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5 Overview of Current RailroadâHighway Grade Crossing Separation Evaluation 2.1 USDOT RailroadâHighway Grade Crossing Handbook The traditional approach for making grade crossing invest- ment decisions in the United States has been guided by the 2nd revised edition of the RailroadâHighway Grade Crossing Handbook of the Federal Highway Administration (FHWA) of the U.S. Department of Transportation (USDOT) (FHWA, USDOT 2007) and its predecessor document. The handbook provides guidance for the consideration of grade separations for highwayârail crossings. The handbook addresses two sce- narios: (Case A) the highwayârail crossing must be grade sepa- rated or the crossing eliminated and (Case B) the highwayârail crossing should be considered for grade separation. Figure 2-1 provides a synopsis of the factors evaluated and considered for both Case A and Case B, with the primary factors being the highway facility type and the highway and railway traffic levels. 2.2 Issues and Trends Affecting RailroadâHighway Grade Crossings The 2013 Status of the Nationâs Highways, Bridges, and Transit: Conditions and Performance (FHWA USDOT 2013) estimated that U.S. rail freight tonnage would grow at a com- pound annual growth rate of 0.9 percent through 2040. Inter- modal freight (container-based freight that can use truck, rail, air, and water modes) is expected to increase at a 2.6 per- cent compound annual growth rate through 2040 (FHWA, USDOT 2013). To efficiently accommodate the demand for freight tonnage on the existing track system, trains have become longer and more frequent. In the 2004 Status of the Nationâs Highways, Bridges, and Transit: Conditions and Performance, FHWA dedicated an entire chapter to highwayârail grade crossings. In 2004, the Federal Railroad Administration (FRA) had identified more than 260,000 public and private grade crossings in the United States and noted, âPassive warning devices protect over 78 per- cent of the grade crossingsâ (FHWA, USDOT 2004). Data from that report showed that in areas with double tracks (two parallel mainline tracks) at-grade crossings were serving as many as 140 trains per day, and the number of crossings serving more than 100 trains per day was expected to double by 2024. The increased frequency of trains at crossings and the expanded length of trains will increase vehicle delay at blocked crossings. FHWA estimated that auto delay at crossings could increase by between 64.4 million and 86.6 million hours annu- ally by 2024. Truck delay over the same time could increase by between 9.9 million and 10.7 million hours, depending on the time of day that crossings are blocked (FHWA, USDOT 2004). Following the enactment of the Passenger Rail Investment and Improvement Act of 2008 (PRIIA), USDOT has more aggressively supported improvements to the intercity passen- ger rail system. Annual trips by public transportation reached 10.1 billion in 2006 because of a resurgence in demand for and use of public modes; this was the highest total since 1949 (FRA 2009). Most passenger rail systems in the United States share track with freight rail. Capacity constraints can lead to poor on-time performance, slower train speeds, and more congestion. Safety at grade crossings has been greatly increased over the past 25 years. According to information obtained from FRAâs Office of Safety, accidents at grade crossings reached their lowest point in 2007 and have remained nearly static since, with minor increases occurring in 2013 and 2014 before a subsequent reduction in 2015. The overall trend for accidents at grade crossings in shown in Figure 2-2. In the case of multiple grade crossings in a short corri- dor, crossing consolidation is another alternative that must be considered. Crossing consolidation requires a more com- prehensive decision-making approach than that required for a single grade separation. Multiple crossings must be evalu- ated simultaneously to optimize safety and mobility of the passengers and goods using the crossing. A corridor-focused C H A P T E R 2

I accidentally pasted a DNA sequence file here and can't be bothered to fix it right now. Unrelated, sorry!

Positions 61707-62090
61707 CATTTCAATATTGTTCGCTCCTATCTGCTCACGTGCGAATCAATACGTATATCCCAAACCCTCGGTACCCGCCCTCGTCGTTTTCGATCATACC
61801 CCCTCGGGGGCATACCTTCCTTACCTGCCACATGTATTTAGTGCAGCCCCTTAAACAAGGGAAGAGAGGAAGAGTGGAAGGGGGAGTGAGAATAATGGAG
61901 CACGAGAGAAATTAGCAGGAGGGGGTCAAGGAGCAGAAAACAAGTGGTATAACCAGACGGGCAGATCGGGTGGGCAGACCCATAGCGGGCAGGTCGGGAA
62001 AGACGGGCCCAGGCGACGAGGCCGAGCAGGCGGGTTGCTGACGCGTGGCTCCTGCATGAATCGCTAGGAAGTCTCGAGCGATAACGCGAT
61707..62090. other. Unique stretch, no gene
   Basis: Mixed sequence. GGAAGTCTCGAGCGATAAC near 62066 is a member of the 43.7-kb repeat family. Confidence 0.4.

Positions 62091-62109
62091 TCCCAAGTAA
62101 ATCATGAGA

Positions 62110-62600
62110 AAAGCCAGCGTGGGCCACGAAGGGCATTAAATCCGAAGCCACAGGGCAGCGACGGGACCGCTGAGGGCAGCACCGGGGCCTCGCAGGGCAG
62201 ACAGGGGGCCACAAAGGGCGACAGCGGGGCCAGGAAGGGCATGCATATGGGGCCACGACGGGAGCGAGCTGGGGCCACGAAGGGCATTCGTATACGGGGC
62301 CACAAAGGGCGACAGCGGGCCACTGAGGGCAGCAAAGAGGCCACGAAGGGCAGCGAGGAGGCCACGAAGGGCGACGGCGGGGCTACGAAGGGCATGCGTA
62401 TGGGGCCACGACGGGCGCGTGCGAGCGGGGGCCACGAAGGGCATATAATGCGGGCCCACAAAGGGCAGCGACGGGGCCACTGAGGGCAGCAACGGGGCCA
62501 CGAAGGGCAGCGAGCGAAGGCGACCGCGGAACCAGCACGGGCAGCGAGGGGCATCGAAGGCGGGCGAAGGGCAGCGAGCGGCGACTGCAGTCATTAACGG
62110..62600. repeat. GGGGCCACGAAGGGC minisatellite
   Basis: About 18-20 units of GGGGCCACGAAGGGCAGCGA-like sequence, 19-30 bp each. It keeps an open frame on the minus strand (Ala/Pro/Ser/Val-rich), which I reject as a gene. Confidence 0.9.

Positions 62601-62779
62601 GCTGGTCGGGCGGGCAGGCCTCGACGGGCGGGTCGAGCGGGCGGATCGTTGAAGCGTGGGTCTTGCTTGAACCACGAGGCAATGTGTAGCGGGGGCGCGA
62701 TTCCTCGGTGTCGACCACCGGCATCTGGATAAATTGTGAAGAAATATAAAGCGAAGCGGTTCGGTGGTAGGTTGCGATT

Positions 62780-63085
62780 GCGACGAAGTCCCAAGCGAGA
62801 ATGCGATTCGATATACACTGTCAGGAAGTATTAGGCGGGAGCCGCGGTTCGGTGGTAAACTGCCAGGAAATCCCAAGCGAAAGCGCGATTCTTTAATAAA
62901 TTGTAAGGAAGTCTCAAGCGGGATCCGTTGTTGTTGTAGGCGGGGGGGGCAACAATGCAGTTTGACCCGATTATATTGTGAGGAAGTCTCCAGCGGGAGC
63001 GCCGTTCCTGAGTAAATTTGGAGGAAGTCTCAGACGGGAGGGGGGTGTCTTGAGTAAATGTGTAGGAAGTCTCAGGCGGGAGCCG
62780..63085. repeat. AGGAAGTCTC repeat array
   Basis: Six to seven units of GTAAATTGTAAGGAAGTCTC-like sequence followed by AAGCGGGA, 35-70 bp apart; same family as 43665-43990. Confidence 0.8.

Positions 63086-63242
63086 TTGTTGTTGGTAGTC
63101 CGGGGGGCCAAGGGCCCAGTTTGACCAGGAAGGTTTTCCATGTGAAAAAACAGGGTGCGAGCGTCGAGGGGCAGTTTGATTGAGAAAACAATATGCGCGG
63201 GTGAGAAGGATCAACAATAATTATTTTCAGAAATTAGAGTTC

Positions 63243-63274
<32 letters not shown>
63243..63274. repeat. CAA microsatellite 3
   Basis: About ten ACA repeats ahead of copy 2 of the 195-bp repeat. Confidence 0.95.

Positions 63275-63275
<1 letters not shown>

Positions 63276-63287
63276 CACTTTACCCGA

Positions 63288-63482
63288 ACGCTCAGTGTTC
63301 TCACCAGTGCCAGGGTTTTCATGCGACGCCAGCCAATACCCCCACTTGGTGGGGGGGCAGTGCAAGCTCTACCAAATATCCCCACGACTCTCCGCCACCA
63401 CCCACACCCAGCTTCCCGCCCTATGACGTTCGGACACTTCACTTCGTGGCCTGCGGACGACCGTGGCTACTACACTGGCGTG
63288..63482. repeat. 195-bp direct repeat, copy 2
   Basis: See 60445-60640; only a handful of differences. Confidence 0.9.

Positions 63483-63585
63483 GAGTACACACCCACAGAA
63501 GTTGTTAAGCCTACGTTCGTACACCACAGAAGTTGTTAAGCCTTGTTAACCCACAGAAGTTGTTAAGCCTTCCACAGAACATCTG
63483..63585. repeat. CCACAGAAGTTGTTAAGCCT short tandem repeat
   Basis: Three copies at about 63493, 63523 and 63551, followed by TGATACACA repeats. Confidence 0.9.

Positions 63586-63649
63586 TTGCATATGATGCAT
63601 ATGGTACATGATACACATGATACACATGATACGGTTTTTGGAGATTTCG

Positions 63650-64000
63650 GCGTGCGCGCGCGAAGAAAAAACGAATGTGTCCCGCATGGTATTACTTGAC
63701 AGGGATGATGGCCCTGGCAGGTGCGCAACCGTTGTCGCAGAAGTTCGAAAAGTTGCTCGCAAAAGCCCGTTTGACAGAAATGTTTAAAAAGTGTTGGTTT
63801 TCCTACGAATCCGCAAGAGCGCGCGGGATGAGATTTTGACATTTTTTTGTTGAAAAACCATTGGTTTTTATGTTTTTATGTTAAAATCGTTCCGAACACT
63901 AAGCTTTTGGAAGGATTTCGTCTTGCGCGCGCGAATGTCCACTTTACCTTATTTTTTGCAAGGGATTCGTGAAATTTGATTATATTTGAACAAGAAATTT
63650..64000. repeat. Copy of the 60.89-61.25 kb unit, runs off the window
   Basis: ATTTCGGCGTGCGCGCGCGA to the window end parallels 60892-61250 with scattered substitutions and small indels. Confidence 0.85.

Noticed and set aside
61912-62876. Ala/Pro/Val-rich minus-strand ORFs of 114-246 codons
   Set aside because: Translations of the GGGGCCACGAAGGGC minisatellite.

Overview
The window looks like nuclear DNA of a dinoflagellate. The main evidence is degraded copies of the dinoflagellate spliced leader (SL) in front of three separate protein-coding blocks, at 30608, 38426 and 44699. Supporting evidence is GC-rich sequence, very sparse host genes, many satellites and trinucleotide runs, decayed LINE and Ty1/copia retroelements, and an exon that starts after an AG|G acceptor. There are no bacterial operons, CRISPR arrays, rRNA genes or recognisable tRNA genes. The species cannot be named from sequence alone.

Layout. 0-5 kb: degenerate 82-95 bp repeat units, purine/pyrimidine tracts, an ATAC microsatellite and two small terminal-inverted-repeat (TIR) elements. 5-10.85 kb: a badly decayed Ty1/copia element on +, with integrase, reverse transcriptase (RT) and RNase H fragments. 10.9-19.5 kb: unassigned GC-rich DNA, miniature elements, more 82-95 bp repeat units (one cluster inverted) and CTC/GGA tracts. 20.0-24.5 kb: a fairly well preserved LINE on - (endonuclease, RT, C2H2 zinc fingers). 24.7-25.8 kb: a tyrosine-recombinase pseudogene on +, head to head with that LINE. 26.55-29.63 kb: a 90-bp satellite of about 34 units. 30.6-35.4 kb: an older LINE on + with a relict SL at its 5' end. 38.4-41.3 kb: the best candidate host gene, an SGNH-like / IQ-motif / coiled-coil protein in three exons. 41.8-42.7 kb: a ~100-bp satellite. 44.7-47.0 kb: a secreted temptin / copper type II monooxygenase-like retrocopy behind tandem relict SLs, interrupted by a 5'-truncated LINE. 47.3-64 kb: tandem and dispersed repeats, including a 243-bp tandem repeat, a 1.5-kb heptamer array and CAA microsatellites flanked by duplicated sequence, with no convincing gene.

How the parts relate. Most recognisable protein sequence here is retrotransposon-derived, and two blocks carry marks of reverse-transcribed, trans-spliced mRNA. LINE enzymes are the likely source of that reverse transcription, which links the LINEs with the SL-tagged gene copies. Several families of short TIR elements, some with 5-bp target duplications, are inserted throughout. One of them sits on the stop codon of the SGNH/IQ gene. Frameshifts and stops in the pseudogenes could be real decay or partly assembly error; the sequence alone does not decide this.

6 Case A. Highwayârail grade crossings should be considered for separation or eliminated whenever one or more of the following exist: Case B. Grade crossings separation considered when the cost can be economically justified based on life-cycle costs and one or more of the following: 1. The facility is an Interstate highway. 1. Facility is part of the National Highway System. 2. The design is for full controlled access. 2. The design is for partial controlled access. 3. Posted highway speed equals/exceeds 70 mph . 3. Posted highway speed equals/exceeds 55 mph. 4. AADT >100,000 in urban areas or >50,000 rural. 4. AADT >50,000 in urban areas or >25,000 rural. 5. Maximum authorized train speed exceeds 110 mph. 5. Maximum authorized train speed exceeds 100 mph. 6. An average is 150 or more trains per day or 300 million gross tons per year. 6. An average is 75 or more trains per day or 150 million gross tons per year. 7. The average is 75+ passenger trains/day in urban areas or 30+ passenger trains/day in rural areas. 7. The average is 50+ passenger trains/ day in urban areas or 12+ passenger trains/ day in rural areas. 8. Train exposure (product of trains/day & AADT) >1 million in urban or >250,000 in rural areas. 8. Train exposure (product of trains/day & AADT) >500,000 in urban or >125,000 in rural areas. 9. Passenger train exposure >800,000 in urban areas or 200,000 in rural areas. 9. Passenger train exposure >400,000 in urban areas or 100,000 in rural areas. 10. Expected accident frequency as calculated by the USDOT accident prediction formula, including 5-year accident history, exceeds 0.5. 10. Expected accident frequency as calculated by the USDOT accident prediction formula, including 5-year accident history, exceeds 0.2. 11. Vehicle delay exceeds 40 vehicle hours per day. 11. Vehicle delay exceeds 30 vehicle hours per day. 12. Engineering study indicates that lack of a grade separation structure will result in the highway performing at a level of service below intended minimum design level 10% or more of the time. Source: FHWA, USDOT August 2007. Figure 2-1. Railroadâhighway grade separation criteria (AADT = average annual daily traffic). (USDOT, Report FHWA -SA-07-010) Source: FRA 2016. 0 1000 2000 3000 4000 5000 6000 7000 8000 9000 10000 1980 1985 1990 1995 2000 2005 2010 2015 N um be r o f C ol lis io ns /F at al iti es /I nj ur ie s Year Accident Trend in the United States Total no. of accidents No. of accidents on public crossing Injuries on public crossing Fatalities on public crossing Figure 2-2. U.S. trends in accidents at roadârail at-grade crossings (1980â2015). (The difference between the total number of accidents and the number of accidents on public crossings is accidents on private crossings.)